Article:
By studying the genetic changes undergone by women who smoke, scientists in the UK have figured out how to detect several types of cancer around the body with almost perfect sensitivity, just by analysing a person's cheek cells.
The team wanted to investigate how epigenetic changes - changes to a person's DNA that switch genes on and off, caused by environmental factors such as exposure to cigarette smoke - can be identified early on in epithelial cancers, which encompass 80 to 90 percent of all known cancer types. They say that easily accessible cheek cells could make detecting the early warning signs of well-hidden cancers like ovary, breast and endometrial much simpler in the future.
"Our work shows that smoking has a major impact on the epigenome of normal cells that are directly exposed to the carcinogen," lead researcher Andrew Teschendorff, from the University College London Cancer Institute, said in a press release. "Of particular significance is that these epigenetic changes are also seen in both smoking-related and non-smoking related cancers, pointing towards a universal cancer program. This research gets us closer to understanding the very first steps in carcinogenesis and in future may provide us with much-needed tests for risk prediction and early detection."
Teschendorff and his team looked at the epigenetic changes that were occurring in cheek - or buccal - samples taken from 790 women all born in 1946. They found that those who smoked were more likely to display alterations in their epigenomes that were associated with several types of cancers, even those that are not usually linked to smoking. Through their analysis, they were able to come up with an epigenetic 'signature' for smoking.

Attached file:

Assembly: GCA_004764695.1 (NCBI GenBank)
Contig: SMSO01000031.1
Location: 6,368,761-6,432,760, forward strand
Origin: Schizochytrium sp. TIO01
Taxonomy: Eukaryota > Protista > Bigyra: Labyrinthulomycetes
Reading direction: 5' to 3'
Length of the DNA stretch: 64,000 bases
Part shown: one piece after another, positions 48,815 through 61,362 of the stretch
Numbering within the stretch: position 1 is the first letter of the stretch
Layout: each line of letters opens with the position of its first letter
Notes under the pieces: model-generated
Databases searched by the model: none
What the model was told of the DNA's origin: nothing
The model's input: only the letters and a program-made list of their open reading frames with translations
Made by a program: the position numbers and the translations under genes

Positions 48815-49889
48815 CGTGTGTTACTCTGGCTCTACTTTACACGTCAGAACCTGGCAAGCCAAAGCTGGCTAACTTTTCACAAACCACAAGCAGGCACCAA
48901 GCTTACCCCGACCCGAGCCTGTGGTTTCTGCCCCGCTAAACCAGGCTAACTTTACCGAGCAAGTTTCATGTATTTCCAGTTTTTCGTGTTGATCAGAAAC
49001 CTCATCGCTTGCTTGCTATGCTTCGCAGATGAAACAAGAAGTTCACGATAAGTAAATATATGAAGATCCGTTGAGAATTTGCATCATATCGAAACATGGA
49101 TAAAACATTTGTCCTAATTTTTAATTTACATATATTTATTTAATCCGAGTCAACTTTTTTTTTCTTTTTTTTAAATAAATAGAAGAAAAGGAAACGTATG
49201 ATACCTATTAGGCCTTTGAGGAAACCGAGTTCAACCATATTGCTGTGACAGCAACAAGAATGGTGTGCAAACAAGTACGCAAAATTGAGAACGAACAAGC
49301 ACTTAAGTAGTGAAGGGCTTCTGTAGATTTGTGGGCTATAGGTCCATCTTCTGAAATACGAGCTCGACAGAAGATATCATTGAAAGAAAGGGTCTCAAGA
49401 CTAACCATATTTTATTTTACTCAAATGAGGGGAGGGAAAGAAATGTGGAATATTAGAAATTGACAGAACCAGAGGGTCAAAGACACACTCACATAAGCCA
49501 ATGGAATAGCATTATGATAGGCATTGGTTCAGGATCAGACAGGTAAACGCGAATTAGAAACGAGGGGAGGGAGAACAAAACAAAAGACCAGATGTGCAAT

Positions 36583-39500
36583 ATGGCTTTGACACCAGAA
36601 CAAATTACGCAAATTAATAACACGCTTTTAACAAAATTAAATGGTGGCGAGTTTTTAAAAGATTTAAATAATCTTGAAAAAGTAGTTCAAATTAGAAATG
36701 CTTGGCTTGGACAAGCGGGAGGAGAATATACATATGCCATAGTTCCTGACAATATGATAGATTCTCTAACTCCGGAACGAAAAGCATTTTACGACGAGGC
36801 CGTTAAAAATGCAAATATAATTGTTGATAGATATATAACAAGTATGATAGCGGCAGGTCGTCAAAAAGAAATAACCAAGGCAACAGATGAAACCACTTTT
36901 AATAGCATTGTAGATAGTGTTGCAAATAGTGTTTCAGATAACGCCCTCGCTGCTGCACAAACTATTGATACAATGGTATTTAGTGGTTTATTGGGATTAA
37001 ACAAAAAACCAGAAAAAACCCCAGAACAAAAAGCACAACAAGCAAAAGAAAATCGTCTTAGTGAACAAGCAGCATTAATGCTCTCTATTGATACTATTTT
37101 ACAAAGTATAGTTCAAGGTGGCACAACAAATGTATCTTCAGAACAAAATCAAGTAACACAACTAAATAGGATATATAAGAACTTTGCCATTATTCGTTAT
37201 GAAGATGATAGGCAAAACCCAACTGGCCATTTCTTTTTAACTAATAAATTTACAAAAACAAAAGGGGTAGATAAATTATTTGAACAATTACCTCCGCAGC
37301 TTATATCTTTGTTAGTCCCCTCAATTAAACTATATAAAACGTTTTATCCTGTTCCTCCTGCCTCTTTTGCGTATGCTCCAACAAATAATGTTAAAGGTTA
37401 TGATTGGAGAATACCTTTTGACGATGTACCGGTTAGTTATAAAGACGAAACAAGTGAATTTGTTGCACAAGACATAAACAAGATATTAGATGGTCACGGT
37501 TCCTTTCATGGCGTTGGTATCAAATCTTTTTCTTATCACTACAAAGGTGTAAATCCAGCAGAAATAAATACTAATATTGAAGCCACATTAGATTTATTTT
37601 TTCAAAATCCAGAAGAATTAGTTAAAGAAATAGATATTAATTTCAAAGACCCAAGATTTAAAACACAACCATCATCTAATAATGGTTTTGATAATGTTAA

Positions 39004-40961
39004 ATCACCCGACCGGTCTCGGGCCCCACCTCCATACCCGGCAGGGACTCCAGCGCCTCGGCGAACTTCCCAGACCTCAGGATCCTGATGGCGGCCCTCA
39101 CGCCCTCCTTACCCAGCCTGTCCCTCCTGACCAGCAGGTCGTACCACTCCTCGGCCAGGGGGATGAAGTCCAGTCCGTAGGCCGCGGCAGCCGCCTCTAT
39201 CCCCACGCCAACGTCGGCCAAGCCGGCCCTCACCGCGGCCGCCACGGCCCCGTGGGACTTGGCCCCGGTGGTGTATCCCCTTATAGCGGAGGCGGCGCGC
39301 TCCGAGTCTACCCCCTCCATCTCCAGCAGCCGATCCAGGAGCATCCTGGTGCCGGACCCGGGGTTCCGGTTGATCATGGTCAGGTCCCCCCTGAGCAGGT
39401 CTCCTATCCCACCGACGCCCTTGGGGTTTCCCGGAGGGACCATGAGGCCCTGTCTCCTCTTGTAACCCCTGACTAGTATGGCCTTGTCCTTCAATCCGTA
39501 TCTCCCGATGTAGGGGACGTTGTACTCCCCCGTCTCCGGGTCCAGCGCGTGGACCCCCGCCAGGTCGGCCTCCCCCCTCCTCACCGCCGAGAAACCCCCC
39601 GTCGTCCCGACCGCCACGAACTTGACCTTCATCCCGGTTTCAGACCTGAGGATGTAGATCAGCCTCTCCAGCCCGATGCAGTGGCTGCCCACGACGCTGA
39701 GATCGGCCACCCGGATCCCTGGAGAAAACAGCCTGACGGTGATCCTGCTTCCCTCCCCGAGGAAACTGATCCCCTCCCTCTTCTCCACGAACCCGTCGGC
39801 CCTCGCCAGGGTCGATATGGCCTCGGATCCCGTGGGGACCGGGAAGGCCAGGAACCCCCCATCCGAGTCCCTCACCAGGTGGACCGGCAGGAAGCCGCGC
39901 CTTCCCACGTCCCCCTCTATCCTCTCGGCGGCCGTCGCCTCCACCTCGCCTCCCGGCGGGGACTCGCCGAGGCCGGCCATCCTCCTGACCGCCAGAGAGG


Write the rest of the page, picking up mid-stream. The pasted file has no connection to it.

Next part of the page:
"By looking for this signature, the researchers found they could differentiate between normal and cancerous tissue with near absolute certainty, including cancers in other parts of the body," Esha Dey reports at Live Science. "The signature could also be used to predict if a pre-cancerous lesion would progress to a full-blown invasive cancer, the researchers said."
Publishing in the journal JAMA Oncology, the team says that compared to blood samples taken from the female volunteers, the cheek cell samples showed a 40-fold increase in abnormal genetic activities, which makes them a better and more reliable indicator of these early warning signs. They report in the press release that their cheek cell test is able to discriminate between normal and cancerous tissue with almost 100 percent sensitivity and 100 percent specificity, regardless of the organ in which the cancer arose.
"These are significant results for our core interest, which is decoding women's cancers. We are a big step closer now to unravelling how environmental factors cause cancer," said Teschendorff. "These results pave the way for other studies in which easily accessible cells can be used as proxies to highlight epigenetic changes that may indicate a risk of developing cancer at a site where cells are inaccessible. This is incredibly exciting for women's cancers such as ovary, breast and endometrial cancer where predicting the cancer risk is a big challenge."
The good news for ex-smokers is that the team’s results showed that smoking-related damage experienced by the women in their analyses had been reversed in those who had quit smoking 10 years before the samples were collected, which means it’s never too late to lower your cancer risk if you’re thinking about quitting.